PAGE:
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Introductory Chapter: Little Pigeons Can Carry Great Messages

Written By

Andrei Surguchov

Submitted: 19 November 2018 Published: 24 January 2019

DOI: 10.5772/intechopen.82670

From the Edited Volume

Synucleins - Biochemistry and Role in Diseases

Edited by Andrei Surguchov

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1. Introduction

Synucleins are a family of proteins involved in neurodegenerative diseases and cancer. The family contains three structurally similar and evolutionary conserved proteins: α-, β-, and γ-synuclein. Synucleins are small proteins containing 140, 134, and 127 amino acids, respectively. In spite of their minor size, these proteins are implicated in numerous functions, including regulation of synaptic transmission, signal transduction, gene expression, and membrane permeability. They are localized in the cytoplasm, nucleus, and mitochondria [1]. After the discovery of the three synucleins, their investigations were primarily focused on α-synuclein for its involvement in several human neurodegenerative diseases known as synucleinopathies, including Parkinson’s disease (PD), Parkinson’s disease dementia (PDD), dementia with Lewy bodies, multiple system atrophy, and a number of less well-characterized neuroaxonal dystrophies [2]. Structurally α-synuclein can be subdivided into three regions: residues 1–60 belong to an amphipathic N-terminal region, containing four 11-residue repeats including the consensus motif KTKEGV. This part of the molecule has a structural alpha helix propensity similar to apolipoprotein-binding domains. The middle part of the molecule (residues 61–95) is a hydrophobic region which includes the non-amyloid-β component (NAC) region, involved in protein aggregation. Finally, C-terminus (residues 96–140) is a highly acidic, proline-rich region which is the most variable among the three members of the family.

Molecular and cellular studies of synucleins brought many exciting discoveries, such as their prion-like properties, ability to bind to DNA and change its functional state [3], and spreading and propagating between cells transducing certain signals from one cell type to another [4].

Interestingly, recent findings suggest that not only are synucleins located inside the cell but also extracellular synucleins present in the plasma, serum, cerebrospinal fluid, as well as in conditioned media and play important regulatory functions. Synucleins are secreted from cells by unconventional secretion and exocytosis or by exosomes and can spread readily between cells. Transfer can occur not only between neurons but also from neurons to glial cells, as well as between glial cells [5]. Binding of extracellular α-synuclein to CD11b integrin (the α-chain of integrin αMβ2) switches on an intracellular signaling cascade leading to the activation of microglia [6]. The results of another recent study further support the relevance of integrin CD11b to synuclein-mediated signaling. CD11b regulate intracellular signaling induced by the aggregated α-synuclein through a RhoA-dependent pathway [7]. Thus, these small proteins carry great messages inside and outside the cell.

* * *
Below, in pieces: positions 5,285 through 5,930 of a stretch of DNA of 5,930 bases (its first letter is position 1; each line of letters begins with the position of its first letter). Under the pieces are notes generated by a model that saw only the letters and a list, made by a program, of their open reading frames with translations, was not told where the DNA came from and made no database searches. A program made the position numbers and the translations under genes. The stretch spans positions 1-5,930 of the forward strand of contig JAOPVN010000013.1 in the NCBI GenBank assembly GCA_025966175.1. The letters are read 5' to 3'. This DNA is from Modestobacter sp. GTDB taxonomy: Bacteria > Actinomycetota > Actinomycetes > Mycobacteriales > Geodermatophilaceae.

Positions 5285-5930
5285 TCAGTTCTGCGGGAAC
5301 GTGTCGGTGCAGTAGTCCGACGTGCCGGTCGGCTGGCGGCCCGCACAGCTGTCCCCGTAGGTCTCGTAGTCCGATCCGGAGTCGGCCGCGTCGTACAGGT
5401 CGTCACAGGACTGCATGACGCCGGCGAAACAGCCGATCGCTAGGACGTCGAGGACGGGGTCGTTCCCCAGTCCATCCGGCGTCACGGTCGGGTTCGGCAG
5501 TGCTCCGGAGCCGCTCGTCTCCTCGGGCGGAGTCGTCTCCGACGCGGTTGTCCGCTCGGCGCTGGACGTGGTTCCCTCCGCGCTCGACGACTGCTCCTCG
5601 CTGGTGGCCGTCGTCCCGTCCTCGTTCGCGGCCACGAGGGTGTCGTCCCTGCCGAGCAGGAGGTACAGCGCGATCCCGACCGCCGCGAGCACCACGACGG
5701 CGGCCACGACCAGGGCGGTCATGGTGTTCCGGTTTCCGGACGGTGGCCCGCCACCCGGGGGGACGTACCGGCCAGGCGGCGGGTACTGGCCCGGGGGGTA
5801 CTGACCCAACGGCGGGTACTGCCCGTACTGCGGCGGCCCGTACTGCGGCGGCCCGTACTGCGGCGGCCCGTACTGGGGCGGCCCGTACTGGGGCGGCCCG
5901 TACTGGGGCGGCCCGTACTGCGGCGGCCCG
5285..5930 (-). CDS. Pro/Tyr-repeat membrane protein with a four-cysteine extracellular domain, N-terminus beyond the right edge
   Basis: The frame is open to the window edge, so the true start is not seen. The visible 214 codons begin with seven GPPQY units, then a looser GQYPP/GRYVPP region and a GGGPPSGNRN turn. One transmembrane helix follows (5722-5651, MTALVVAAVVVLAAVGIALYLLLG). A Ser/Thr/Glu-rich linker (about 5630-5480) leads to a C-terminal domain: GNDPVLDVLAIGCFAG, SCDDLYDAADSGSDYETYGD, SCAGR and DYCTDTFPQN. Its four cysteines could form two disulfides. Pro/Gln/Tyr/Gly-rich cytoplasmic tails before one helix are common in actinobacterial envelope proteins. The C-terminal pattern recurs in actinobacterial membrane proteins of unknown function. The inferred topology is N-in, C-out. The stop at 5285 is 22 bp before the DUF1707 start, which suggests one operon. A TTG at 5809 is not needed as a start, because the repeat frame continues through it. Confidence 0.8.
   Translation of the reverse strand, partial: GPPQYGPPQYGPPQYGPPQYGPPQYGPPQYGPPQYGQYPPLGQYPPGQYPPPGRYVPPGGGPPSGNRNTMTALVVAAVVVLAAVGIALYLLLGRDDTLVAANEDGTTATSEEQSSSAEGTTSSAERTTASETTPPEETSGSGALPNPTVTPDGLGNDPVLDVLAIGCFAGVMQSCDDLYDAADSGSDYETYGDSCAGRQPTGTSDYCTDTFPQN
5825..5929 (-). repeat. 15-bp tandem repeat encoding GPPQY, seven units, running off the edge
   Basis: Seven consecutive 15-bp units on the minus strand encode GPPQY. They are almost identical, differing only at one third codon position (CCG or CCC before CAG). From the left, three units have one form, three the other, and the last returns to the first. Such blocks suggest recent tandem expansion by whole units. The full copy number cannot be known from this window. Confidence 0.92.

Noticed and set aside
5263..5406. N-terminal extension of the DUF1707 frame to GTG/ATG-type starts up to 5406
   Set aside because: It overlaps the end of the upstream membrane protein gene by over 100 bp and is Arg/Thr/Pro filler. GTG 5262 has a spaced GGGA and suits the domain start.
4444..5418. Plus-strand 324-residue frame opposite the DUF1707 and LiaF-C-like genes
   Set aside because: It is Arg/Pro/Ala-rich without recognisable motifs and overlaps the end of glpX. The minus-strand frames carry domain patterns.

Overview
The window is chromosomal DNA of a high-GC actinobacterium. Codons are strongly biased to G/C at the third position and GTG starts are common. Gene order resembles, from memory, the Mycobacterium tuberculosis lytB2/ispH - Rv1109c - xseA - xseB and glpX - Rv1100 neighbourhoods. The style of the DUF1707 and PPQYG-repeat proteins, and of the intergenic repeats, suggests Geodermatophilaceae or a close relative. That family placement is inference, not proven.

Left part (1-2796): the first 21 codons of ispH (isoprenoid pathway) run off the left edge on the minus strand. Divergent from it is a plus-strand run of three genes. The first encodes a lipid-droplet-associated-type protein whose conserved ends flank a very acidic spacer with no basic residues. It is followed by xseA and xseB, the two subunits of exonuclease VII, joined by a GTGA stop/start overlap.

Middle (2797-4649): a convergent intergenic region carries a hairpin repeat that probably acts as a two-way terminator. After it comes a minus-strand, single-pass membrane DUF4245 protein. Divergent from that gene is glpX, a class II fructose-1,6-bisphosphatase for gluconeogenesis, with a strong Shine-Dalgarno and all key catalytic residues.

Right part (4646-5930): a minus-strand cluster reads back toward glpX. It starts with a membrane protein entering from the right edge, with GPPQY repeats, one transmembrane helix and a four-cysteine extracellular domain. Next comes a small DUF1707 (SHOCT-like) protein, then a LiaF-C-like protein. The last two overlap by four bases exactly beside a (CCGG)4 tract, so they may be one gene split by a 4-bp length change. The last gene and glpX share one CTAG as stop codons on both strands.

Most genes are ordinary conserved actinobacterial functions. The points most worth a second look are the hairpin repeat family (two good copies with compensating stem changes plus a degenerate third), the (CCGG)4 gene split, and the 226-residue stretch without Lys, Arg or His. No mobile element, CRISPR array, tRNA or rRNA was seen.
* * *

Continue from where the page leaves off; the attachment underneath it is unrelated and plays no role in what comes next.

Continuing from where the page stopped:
In this book, the results of synuclein investigation by methods of biochemistry, genetics, and cell and molecular biology are presented.


  1. 1. Surguchov A. Intracellular dynamics of synucleins: Here, there and everywhere. International Review of Cell and Molecular Biology. 2015;320:103-169
  2. 2. Goedert M, Jakes R, Spillantini MG. The synucleinopathies: Twenty years on. Journal of Parkinson’s Disease. 2017;7(s1):S51-S69. DOI: 10.3233/JPD-179005. Review. PMID:28282814
  3. 3. Surguchov A. Protein-DNA interaction: One step closer to understanding the mechanism of neurodegeneration. Journal of Neuroscience Research. 2018:1-2. DOI: 10.1002/jnr.24346
  4. 4. Rey NL, George S, Brundin P. Spreading the word: Precise animal models and validated methods are vital when evaluating prion-like behaviour of alpha-synuclein. Neuropathology and Applied Neurobiology. 2016;42(1):51-76. DOI: 10.1111/nan.12299
  5. 5. Rostami J, Holmqvist S, Lindström V, Sigvardson J, Westermark GT, Ingelsson M, et al. Human astrocytes transfer aggregated alpha-synuclein via tunneling nanotubes. The Journal of Neuroscience. 2017;37(49):11835-11853. DOI: 10.1523/JNEUROSCI.0983-17.2017
  6. 6. Hou L, Bao X, Zang C, Yang H, Sun F, Che Y, et al. Integrin CD11b mediates α-synuclein-induced activation of NADPH oxidase through a Rho-dependent pathway. Redox Biology. 2018;14:600-608. DOI: 10.1016/j.redox.2017.11.010
  7. 7. Ferreira SA, Romero-Ramos M. Microglia response during Parkinson’s disease: Alpha-Synuclein intervention. Frontiers in Cellular Neuroscience. 2018;12:247. DOI: 10.3389/fncel.2018.00247

Written By

Andrei Surguchov

Submitted: 19 November 2018 Published: 24 January 2019